This seems to suggest that it is not due to a rule change at the NHL level that affects the overall trend.

So yes expansion had a limited affect, but there is a larger underlying reason for increasing SP with time that is independent of:

NHL rule changes, League and overall skill level, National Development programs, and Ice Size

I am not sure what the explanation is.

Is it a combination of: goalie equipment, rule changes, better fitness, goaltending style (see Patrick Roy), more focus on defensive systems?

The trend in the SEL (and other European leagues) could still be explained by expansion in the NHL.

Talent would generally move away from the SEL into the North American minor leagues to fill 4 teams worth of players that were not good enough for the NHL previously.

It's not a total explanation, but that 0.015 increase over the same 2 years is suspicious.

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#94 Eulers
May 14 2013, 08:13PM
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How about smaller pucks instead?

[Mind blown!!!]

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#95 Eddie Shore
May 14 2013, 08:16PM
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No, quit trying to change the game and enjoy it for what it is.

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#96 NewfoundlandOil
May 14 2013, 08:24PM
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@ubermiguel

I was referring to a longer term trend in the SEL save percentage average from 0.868 in 1984 to 0.917 in 2012-2013.

I get your point on the shorter term fluctuations from one league affecting the other, but the more significant variation seems a long term trend.

From Post# 25: "Although I like the idea of larger ice I see your point and agree they are issues.

Is there a correlation (or inverse correlation) between the rink size (KHL, SEL, etc.) and save percentage?

Looking at rough Average SP for the SEL I get the following:

1984-1985: 0.868 1995-1996: 0.882 2004-2005: 0.903 2012-2013: 0.917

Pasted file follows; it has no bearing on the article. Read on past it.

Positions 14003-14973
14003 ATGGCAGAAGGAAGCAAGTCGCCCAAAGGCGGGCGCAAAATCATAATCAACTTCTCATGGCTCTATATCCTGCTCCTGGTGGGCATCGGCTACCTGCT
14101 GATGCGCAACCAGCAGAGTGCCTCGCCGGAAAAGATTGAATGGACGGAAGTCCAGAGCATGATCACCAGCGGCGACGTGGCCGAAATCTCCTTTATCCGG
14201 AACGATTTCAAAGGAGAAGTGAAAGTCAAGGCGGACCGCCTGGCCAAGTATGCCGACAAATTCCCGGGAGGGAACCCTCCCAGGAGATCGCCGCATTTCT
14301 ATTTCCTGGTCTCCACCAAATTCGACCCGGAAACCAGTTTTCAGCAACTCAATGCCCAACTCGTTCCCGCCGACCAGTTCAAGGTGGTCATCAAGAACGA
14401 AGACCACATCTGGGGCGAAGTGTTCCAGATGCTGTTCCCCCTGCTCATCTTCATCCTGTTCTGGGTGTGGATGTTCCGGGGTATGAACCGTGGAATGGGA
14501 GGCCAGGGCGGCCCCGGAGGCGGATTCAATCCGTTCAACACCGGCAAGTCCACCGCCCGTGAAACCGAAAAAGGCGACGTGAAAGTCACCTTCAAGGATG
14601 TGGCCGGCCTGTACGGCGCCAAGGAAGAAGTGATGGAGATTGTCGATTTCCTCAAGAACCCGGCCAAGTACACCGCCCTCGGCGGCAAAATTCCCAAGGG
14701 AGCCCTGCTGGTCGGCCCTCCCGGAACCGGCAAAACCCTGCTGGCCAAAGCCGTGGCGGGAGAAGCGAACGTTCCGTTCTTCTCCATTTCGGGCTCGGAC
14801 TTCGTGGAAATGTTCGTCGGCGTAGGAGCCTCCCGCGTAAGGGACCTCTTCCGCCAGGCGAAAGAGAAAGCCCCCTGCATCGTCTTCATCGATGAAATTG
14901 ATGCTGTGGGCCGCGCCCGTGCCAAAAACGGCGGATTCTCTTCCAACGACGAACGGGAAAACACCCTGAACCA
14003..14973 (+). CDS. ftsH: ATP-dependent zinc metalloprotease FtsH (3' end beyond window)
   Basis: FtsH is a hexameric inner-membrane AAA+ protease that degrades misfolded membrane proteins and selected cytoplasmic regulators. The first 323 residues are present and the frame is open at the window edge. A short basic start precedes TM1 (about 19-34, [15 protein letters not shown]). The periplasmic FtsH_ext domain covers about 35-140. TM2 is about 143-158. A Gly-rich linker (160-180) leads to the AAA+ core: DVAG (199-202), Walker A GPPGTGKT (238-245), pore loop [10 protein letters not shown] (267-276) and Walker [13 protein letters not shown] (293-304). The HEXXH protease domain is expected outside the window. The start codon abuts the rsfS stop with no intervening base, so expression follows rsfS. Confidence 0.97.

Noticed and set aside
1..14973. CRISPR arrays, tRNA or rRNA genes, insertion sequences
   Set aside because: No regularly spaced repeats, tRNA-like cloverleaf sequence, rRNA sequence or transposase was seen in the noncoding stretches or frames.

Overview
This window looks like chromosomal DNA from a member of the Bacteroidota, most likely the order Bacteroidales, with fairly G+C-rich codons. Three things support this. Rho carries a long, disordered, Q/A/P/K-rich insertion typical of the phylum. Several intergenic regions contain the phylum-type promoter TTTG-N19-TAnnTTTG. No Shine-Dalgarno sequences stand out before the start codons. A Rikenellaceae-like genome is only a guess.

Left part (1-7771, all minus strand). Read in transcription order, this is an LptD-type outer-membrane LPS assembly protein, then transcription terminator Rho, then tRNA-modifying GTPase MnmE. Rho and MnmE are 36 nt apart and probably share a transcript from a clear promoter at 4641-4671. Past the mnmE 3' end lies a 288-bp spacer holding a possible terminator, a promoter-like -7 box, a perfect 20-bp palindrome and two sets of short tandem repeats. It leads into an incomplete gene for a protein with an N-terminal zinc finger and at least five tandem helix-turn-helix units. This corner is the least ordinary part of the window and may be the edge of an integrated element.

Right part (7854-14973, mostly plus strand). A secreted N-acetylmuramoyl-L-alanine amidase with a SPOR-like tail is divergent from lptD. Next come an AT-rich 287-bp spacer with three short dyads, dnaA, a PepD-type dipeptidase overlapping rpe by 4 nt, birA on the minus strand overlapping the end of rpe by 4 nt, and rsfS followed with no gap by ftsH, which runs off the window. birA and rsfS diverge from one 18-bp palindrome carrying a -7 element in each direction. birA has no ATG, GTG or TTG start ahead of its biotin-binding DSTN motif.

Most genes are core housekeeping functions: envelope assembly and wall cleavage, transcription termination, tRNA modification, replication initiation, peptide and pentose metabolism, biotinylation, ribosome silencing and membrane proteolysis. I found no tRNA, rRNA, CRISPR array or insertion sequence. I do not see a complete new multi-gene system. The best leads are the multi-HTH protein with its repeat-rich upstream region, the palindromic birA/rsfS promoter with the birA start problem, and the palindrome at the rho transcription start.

So it would seem to be a phenomena independent of ice size or league, but something globally changing with the game on an incremental basis (e.g. fitness, better player development/training, equipment, etc.)"

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#97 NewfoundlandOil
May 14 2013, 08:26PM
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@Eulers

You sir have blown my mind!

:)

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#98 Walter Sobchak
May 14 2013, 09:09PM
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Spydyr wrote:

I'm a traditionalist but the game has changed .Watch a game form the 70's or 80's players had net to shoot at.Goals were scored off the wing with good shots. Messier used to beat goalies with a hard wrist shot on his off wing.

Today the best way for teams to score is crowd the net and hope for a screen or a rebound.To me that is boring as hell.Bring the skill back give the shooter some twine to see.

I'm with Dryden on this and if you have never read his book the game give it a go you won't be disappointed.

Spydyr that is well said, could not agree more.

Valid points.

It's a good discusion, constant improvement is not a bad thing.

The NFL is now in the process of widing it's feild because the players literally have out grown the original field.

Would it be so bad if:

The NHL put a moritorium on goalie equipment?

If you were to make the ice surface 89 in width and 202 feet long?

If you were to make the back end boards to the icing line 12 feet in length?

What if goalie nets were 5 feet from top to bottom and 7 feet from side to side?

To me you would see an increased flow to the game, maybe more end to end hockey and less trapping.

players would be able to use there shot again, you may even see a tic-tac-toe scoring play!

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#99 Reg Dunlop
May 15 2013, 12:21AM
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How about standardizing goalie equipment( 20lb horsehair pads and Eddie Giacomin sized shoulder protection) combined with standardized sticks for skaters(straight wood Westars so goalies don't get killed). Better yet, just watch hockey on ESPN Classic. Or still better, leave the damn game alone.

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#100 @Oilanderp
May 15 2013, 12:34AM
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I didn't read the comments since I really can't mentally endure another section dominated by trolls. Bigger nets? No. The answer is no. God no.